True, I noticed this when doing some Mame benchmarks here on the Phoronix forums, someone told me that -O2 often beat -O3, and while it didn't happen often the time it did was the one where it made the largest difference.
Originally Posted by deanjo
Obviously this is due to how complex it is to make correct heuristics regarding those more advanced optimizations. This can be rectified by using PGO (profile-guided optimization) where the compiler gathers all necessary runtime data during an initial run which is then used to correctly determine when and when not to use certain optimizations in order to maximize performance.
When using PGO I've never encountered a situation where -O3 hasn't beaten -O2, the downside of course is that compilation becomes more complex since you need to perform a information gathering execution of the code in between two compiles.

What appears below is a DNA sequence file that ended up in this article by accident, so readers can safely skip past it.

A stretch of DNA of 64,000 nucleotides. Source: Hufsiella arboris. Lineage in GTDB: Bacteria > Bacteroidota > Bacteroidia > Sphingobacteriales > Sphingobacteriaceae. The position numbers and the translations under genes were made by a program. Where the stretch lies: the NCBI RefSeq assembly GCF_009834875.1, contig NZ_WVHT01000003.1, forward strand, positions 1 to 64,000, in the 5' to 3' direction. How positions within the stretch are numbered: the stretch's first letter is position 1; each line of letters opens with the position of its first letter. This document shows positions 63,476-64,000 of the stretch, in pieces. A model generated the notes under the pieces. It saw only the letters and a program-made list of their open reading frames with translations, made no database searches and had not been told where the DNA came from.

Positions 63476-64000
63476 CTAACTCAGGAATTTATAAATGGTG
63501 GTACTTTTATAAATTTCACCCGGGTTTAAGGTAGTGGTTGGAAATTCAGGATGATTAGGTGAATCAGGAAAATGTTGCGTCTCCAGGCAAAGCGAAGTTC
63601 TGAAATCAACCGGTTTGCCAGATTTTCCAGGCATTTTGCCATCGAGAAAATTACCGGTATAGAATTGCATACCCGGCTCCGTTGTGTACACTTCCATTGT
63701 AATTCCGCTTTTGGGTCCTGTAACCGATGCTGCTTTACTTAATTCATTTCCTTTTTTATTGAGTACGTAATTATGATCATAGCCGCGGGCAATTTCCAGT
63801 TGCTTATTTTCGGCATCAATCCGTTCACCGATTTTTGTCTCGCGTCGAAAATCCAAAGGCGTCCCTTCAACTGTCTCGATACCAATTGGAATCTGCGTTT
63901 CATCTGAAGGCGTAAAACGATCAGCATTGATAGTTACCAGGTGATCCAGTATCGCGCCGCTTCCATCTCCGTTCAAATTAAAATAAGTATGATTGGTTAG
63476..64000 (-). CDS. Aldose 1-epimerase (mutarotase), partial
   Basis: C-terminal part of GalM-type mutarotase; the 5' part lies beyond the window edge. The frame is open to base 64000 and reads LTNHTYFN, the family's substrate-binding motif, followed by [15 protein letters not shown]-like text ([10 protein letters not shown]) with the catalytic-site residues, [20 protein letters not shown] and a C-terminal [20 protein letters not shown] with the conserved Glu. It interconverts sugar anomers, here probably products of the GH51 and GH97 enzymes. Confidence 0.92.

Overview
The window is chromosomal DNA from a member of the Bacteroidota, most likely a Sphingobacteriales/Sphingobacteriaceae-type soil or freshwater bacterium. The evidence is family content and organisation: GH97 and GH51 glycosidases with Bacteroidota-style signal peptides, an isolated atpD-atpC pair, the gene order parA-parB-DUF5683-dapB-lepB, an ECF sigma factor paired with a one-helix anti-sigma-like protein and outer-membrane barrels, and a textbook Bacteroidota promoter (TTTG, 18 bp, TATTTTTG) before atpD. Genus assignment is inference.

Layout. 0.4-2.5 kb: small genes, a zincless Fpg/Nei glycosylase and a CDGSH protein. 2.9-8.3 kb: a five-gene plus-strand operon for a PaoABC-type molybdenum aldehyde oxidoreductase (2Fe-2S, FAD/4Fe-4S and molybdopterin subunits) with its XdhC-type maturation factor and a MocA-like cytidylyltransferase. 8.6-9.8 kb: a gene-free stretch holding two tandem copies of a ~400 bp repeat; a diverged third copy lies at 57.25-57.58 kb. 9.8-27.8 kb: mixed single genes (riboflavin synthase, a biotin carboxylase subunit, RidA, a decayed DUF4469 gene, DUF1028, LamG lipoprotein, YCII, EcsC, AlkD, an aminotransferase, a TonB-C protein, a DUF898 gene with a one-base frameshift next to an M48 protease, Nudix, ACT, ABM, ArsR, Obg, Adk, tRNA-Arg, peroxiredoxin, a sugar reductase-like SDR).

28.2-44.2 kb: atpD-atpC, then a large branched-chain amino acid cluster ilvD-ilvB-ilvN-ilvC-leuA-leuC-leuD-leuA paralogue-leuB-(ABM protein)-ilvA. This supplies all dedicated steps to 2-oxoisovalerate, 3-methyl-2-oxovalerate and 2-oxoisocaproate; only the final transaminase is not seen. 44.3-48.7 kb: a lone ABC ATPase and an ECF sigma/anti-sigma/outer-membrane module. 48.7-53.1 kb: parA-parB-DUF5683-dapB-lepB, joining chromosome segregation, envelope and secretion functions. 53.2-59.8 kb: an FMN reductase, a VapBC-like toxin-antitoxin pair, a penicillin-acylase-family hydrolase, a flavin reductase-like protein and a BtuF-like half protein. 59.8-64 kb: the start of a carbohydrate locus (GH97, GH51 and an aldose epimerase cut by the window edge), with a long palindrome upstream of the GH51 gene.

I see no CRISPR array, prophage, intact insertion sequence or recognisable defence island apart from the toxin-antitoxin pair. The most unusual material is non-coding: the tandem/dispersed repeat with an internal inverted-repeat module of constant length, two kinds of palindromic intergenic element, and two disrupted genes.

Originally Posted by Aleve Sicofante
I have no idea what this article is even about.
It's explained in the article.
Originally Posted by pvtcupcakes
For who is wondering about the compiler deathmatch.. here it is: http://phoronix.com/forums/showthrea...339#post175339
From some months ago but the compiler world doesn't move that fast so the results are probably still valid.
Note the interesting thing in C-Ray. They seem to stay the same with every compiler in that deathmatch! Now if you look at that "Drindl" from this thread you see that C-Ray performs WAY better so, that "Drindl" thing must be doing something magic to perform so much better.
Interesting speculation in here :)
Well, I think that since michael is comparing dirndl to ubuntu, it is something that goes inside the kernel or the os in general. Maybe I'm wrong, but it's the only hint I can guess from the article.